New police body camera footage shows the arrest of an armed white man who got into a traffic confrontation with a group of black teenagers protesting housing inequality on Martin Luther King Jr. Day in Brickell.
The footage, released by prosecutors on Wednesday, shows the arrest of 51-year-old Mark Bartlett, who is charged with one count of carrying a concealed weapon, aggravated assault with a firearm, two counts of aggravated assault with a firearm with prejudice, and one count of improper exhibition of a dangerous weapon or a firearm with prejudice in the Jan. 21 incident on Brickell Avenue.
The charges are brought under a state law allowing enhanced hate-crime penalties when a crime is motivated by prejudice. Bartlett has entered a not guilty plea.
The body cam footage shows Bartlett laughing before he's placed in handcuffs by an officer. After being detained, and while sitting in the back of a police car, Bartlett questioned an officer about the arrest.
"Oh my God, this is crazy, How am I arrested right now when all these little black kids aren't?" Bartlett asks in the footage.
"You're being lawfully detained right now while we conduct our investigation, okay," the officer replies.
"Just so you know, they hit my wife. They ran over her foot. I came out there to protect her, they left, thank God and I went back to my car," Bartlett says. "What’s the problem? Why are they not being arrested? How are you guys letting this happen? We even called 911, twice. I pay taxes, do they?"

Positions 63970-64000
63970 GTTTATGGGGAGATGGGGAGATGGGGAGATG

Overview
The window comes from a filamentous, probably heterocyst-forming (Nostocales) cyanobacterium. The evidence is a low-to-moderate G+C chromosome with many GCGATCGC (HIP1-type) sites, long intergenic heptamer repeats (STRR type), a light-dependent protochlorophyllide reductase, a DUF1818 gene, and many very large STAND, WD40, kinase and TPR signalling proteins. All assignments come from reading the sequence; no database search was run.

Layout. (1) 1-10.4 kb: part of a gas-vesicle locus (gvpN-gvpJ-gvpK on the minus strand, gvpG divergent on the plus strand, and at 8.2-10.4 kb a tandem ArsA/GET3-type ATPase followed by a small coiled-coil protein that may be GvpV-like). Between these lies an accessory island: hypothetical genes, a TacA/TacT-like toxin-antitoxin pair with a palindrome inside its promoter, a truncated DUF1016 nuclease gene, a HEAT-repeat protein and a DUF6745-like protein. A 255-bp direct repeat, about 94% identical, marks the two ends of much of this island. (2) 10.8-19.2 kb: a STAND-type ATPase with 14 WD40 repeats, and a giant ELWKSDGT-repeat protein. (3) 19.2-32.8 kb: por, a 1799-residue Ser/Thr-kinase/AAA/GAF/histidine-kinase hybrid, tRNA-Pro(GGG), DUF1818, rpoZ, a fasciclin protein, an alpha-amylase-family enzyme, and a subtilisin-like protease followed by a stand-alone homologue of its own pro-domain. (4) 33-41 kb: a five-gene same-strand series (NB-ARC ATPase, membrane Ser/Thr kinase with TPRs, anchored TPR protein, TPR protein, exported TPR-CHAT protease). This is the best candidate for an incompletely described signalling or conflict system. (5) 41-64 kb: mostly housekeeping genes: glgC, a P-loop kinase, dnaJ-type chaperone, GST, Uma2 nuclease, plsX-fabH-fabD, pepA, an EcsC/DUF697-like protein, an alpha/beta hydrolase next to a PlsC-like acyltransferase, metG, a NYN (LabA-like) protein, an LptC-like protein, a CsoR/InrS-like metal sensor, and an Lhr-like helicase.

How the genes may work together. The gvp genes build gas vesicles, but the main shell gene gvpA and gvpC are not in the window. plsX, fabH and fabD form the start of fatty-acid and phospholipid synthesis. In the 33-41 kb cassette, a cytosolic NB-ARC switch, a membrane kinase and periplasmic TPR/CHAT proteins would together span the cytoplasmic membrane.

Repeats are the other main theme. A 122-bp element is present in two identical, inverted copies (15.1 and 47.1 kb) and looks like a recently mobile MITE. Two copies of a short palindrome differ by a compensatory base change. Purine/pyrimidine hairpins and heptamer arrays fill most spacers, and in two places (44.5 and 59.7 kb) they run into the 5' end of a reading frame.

A second video released Wednesday shows Bartlett being escorted into a police detention facility, while a third shows his wife being taken into custody.
Cellphone video taken by bystanders showed Bartlett carrying a handgun and yelling racial slurs at the teenagers on bicycles blocking traffic in downtown Miami. Bartlett's wife was also involved — at one point calling the group "thugs" — but was not charged with any crime.
The protest involved potential loss of affordable housing in the impoverished Liberty City neighborhood. It coincided with a much larger event, "Wheels Up, Guns Down," that was timed to coincide with Martin Luther King Jr. Day and involved mostly young African-American men riding motorcycles and all-terrain vehicles at high speeds in traffic, popping wheelies and riding while standing on the seats.
Bartlett's lawyers said in an email in February that they are disappointed in the charges and contended they were brought partly because of political pressure.
"It is a political prosecution, it is not a hate crime. We don’t have mob justice in America, and we hope he will be vindicated in a court of law and not tried in a court of public opinion," defense attorney Jayne Weintraub said.
Bartlett also told police he never pointed his gun at any of the protesters, according to an arrest report. Bartlett had been initially charged only with illegally carrying a concealed weapon.
Attorneys for some of the teenagers have also filed a civil rights lawsuit against Bartlett and his girlfriend, Dana Scalione, accusing them of hate crimes, assault, battery and infliction of emotional distress. The lawsuit seeks unspecified damages.